The wrestlers are waiting to join the stage, there is excitement in the air, but there is one question hanging over everyone, which wrestler is strongest? There is only one way to find out, yep that’s right, with a card-shedding/ trick taking game from Oink Games. Maskmen is a small box game for two to six players where to win you need to play all of your cards as quickly as possible. Played over four rounds, special belts are awarded to the first two players to play all of their cards (gold belt worth 2 points for the first player, and silver belt worth 1 point for the second player), then there is the dreaded black belt (minus 1 point) for the last player left with cards in hand at the end of the round.
After four rounds the player with the most points win, in the event of a tie the player with the most gold belts wins.
Ok, let’s get to my final thoughts. What do you mean I have to tell people how to play the game, oh man, I was dreading this. Ok the following is as brief a how to play as I can possibly manage. Please keep in mind that there are very good tutorials for how to play Maskmen on YouTube (look up Taylors Trick Taking Table).
I really love this game but the teach is a bit of a tough one, here we go.
How To Play
There are six wrestlers (suits) which have an equal number of cards in the deck. None of these cards are numbered, instead each round you will be working out the strongest wrestler in a series of tricks.
A hand of cards is dealt to each player (the number of cards depends on the number of players), then the first player will introduce a wrestler to the ring. They do this by playing a single card of the chosen wrestler’s colour.
You then take that wrestlers strength marker and place that on the table to start a column.
The next player in Maskmen then needs to introduce another wrestler themselves or pass. To introduce a new wrestler, they have to prove the new one is stronger. They do this by playing two cards of their chosen wrestler (different to the first one). The strength marker for this wrestler is placed above the first one to show it is stronger.
Then, the next player can either pass or introduce another wrestler by playing three cards and placing the strength marker at the top of the column.
Three cards are the most you can ever play so all players must now pass. The player who played the three cards, clears all of the cards played, and starts the next trick. They can either play one card to introduce a new wrestler or they can play one, two or three cards for a wrestler whose strength you already know.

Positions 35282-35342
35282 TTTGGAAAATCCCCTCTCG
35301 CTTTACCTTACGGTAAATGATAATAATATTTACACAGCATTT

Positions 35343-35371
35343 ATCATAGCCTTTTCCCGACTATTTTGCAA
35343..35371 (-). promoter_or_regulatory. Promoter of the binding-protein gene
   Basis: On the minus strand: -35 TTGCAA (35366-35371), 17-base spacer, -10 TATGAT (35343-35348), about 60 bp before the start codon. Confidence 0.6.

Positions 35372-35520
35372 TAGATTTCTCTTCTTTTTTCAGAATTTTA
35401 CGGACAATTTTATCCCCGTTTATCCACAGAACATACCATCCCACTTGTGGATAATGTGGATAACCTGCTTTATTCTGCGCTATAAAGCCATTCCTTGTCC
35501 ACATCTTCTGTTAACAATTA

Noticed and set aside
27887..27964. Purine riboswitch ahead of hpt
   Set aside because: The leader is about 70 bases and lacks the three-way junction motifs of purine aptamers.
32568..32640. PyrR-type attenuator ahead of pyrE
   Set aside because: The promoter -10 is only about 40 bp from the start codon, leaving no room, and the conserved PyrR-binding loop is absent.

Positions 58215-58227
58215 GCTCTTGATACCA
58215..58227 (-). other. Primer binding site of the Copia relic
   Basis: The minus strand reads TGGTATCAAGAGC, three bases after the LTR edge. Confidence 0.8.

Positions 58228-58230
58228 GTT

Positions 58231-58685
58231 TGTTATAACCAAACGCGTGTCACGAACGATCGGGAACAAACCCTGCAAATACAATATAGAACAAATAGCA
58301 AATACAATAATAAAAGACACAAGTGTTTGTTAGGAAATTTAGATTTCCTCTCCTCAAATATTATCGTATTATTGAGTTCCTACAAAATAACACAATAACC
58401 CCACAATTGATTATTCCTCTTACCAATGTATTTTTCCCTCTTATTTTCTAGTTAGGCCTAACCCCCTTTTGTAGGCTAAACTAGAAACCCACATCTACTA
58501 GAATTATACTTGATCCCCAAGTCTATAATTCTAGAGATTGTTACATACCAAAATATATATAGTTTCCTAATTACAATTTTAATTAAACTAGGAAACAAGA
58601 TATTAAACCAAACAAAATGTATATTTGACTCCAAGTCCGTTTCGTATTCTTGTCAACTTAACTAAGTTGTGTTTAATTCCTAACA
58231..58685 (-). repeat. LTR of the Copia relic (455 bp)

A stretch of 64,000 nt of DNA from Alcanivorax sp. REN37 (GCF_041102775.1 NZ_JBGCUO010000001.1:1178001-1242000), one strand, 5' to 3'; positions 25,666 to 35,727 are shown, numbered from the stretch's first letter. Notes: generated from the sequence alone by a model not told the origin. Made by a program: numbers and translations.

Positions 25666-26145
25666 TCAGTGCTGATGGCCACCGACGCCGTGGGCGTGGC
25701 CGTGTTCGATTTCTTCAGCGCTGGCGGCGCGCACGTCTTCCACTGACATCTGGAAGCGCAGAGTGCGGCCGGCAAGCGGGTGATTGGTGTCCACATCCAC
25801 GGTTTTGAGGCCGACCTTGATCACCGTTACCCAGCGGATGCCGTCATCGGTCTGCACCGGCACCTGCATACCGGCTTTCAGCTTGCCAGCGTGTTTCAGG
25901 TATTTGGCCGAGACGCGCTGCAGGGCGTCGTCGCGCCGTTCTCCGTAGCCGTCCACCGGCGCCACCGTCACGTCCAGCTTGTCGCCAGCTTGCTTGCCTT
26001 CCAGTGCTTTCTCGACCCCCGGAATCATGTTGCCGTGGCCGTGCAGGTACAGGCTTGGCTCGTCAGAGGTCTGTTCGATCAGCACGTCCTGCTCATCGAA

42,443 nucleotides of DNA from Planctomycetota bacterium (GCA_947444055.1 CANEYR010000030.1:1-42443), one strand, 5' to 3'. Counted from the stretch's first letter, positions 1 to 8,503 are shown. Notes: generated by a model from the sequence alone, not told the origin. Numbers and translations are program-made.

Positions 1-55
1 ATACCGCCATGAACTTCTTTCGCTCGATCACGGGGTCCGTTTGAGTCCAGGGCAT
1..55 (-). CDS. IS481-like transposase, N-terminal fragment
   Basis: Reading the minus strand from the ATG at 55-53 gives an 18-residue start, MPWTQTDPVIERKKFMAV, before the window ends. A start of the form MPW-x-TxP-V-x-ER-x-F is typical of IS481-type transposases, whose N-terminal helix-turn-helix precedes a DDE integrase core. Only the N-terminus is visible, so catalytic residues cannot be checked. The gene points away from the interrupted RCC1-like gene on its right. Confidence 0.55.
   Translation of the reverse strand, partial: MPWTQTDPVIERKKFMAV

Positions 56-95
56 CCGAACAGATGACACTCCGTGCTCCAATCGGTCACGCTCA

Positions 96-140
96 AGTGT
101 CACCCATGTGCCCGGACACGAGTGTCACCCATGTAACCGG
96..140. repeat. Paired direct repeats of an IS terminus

If you introduce a new wrestler you need to place their strength marker on a new column as you don’t know their strength relative to the wrestlers previously introduced.
This is where it gets a bit head scratchy. If the current trick is for a wrestler whose strength you do know you can play the same number of cards for another wrestler if you also know they are stronger than it (so three cards of blue if you know blue is stronger than green and 3 green cards were just played). If you don’t know where their strength is in relation, you would have to play one more card than was played to prove it.
But keep in mind you don’t know the wrestler’s strength in relation to the other column so you could play one more card than previously played to place a wrestler in this column.
Sometimes columns merge when all the permutations are calculated. At which point it is a straight race to clear all your cards. Keeping in mind you can only ever play a maximum of 3 cards on your turn. What you don’t want to happen (as so often happens to me) is to be left with a single card in your hand from the weakest wrestler.
After belts are awarded at the end of the round, the strength columns are reset and players start at the beginning again with a new hand of cards.
Ok, breath, my terrible description of how to play is over. Let’s get to my final thoughts.
Maskmen is one of my favourite games I have played this year. However, if you had asked me after my first teach / play I might have not been so keen to promote it. There is no getting around the fact that the game takes more than a few minutes to get your head around the very clever but unusual mechanisms. When you do get used to it there is something very special contained within this little yellow box.
I love the art style and the fact there are no numbers at all on the cards. The gameplay is almost a mathematical equation you are working on as you are playing (blue is stronger than green but weaker than pink which is stronger than orange, etc). Knowing when to ‘short’ a suit and when to hold onto lots of a suit is key to winning (something I rarely do).
The game plays especially well at three and four and I like it at two, but at five or six it is too chaotic for me. I crazily played a six-player game where none of the other players had played it before, I will not repeat that mistake.
The first three tricks in a round seem to be a little bit on rails and I wonder if the game would have been better to have the first three wrestler’s strengths determined by a random card turn.
Oink Games continue to produce highly unusual and memorable games and Maskmen now sits in place in one of my favourite games not only released this year, but also of all time. I genuinely love this game that much.
Now, let’s get ready to RUMBLE.